Rice to have string at Penn National
For the first time, prominent trainer Linda Rice is bringing a string of horses to Penn National, marking a return to the place she grew up and learned the horse racing business.
Shortly after Penn National opened on August 30, 1972, a nine-year-old Linda Rice moved nearby with her family. Her father Clyde was the leading trainer multiple times between 1973 and 1982, her brother Kent was the leading apprentice jockey in the country in 1979, and her other brothers Wayne and Bryan were integral to the family's success in the sales ring and in readying young horses for the races.
"Penn National was a great place to grow up," said Linda Rice, who was won more than 1,000 races as a trainer. "My passion for racing started at Penn National, and I learned to gallop horses as an exercise rider there when I was 15. I'm excited about driving down the mountain road and coming back to a place where I spent a lot of time."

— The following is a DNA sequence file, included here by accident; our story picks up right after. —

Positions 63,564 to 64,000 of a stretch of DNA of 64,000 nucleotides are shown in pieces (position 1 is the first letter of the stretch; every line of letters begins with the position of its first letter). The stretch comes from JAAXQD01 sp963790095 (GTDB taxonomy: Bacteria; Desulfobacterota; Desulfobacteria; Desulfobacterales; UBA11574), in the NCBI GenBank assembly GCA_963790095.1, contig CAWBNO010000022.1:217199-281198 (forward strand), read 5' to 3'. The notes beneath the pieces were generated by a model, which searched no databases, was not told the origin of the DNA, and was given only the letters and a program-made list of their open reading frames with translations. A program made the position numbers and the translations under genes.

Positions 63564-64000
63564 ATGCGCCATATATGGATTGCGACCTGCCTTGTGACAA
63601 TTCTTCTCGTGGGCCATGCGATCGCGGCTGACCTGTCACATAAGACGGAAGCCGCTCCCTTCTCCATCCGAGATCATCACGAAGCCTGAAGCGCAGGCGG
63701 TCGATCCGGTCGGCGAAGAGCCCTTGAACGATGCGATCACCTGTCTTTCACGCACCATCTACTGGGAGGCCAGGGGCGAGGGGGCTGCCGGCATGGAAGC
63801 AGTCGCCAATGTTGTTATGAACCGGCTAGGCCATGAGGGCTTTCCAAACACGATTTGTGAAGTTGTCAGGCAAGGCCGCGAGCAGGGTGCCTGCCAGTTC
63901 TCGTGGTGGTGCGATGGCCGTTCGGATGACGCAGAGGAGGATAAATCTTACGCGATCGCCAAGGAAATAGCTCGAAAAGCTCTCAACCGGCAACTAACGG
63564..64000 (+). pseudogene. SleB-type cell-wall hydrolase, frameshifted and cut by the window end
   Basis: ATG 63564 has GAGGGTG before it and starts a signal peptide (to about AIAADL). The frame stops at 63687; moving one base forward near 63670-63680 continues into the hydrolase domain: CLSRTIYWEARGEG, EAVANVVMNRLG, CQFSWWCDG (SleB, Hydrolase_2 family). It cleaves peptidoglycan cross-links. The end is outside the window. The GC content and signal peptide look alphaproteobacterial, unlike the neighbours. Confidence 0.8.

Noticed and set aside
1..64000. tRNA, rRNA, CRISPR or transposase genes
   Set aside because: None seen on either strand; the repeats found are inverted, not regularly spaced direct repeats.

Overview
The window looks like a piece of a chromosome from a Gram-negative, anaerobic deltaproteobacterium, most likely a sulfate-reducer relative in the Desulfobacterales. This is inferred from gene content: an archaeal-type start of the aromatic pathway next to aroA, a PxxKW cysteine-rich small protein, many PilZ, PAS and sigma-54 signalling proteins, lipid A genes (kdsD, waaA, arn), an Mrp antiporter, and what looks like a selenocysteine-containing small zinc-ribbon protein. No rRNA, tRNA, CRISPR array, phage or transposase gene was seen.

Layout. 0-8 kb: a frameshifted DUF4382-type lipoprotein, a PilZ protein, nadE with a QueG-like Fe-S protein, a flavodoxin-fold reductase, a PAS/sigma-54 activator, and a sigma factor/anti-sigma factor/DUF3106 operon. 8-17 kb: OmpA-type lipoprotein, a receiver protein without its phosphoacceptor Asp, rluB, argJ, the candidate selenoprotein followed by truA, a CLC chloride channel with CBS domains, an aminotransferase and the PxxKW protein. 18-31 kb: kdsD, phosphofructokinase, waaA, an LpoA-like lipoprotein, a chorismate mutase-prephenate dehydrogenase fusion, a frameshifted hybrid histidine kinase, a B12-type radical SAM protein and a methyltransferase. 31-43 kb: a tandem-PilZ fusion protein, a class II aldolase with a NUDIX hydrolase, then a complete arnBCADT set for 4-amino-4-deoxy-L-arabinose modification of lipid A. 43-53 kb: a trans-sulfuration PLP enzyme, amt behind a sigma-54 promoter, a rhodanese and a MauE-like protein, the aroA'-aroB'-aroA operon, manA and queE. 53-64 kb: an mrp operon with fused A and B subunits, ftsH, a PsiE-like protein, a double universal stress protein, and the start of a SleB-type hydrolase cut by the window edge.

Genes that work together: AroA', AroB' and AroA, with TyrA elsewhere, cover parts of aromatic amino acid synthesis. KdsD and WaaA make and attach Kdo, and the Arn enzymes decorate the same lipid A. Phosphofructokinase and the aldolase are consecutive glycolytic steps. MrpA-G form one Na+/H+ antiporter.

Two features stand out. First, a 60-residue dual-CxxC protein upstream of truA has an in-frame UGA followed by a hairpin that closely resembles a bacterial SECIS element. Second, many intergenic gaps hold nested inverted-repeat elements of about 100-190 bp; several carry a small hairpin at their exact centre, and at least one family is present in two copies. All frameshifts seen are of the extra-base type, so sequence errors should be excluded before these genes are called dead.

At the age of 23, Rice obtained her trainer's license and moved to the New Jersey and New York circuits, saddling her first winner on June 3, 1987 at Garden State Park.
Among her long list of accomplishments are becoming the first female to win the prestigious Saratoga training title in 2009, defeating Todd Pletcher by one victory, and becoming the first woman in the history of Keeneland to win a Grade 1 race when Tenski took the Queen Elizabeth II Challenge Cup in 1998.
Rice maintains a large string in New York and was looking for a place to bring some additional horses.
"Penn National has some conditions available that meet the needs I am looking for," Rice said. "In addition, it is very accessible from New York, and is familiar territory for me."
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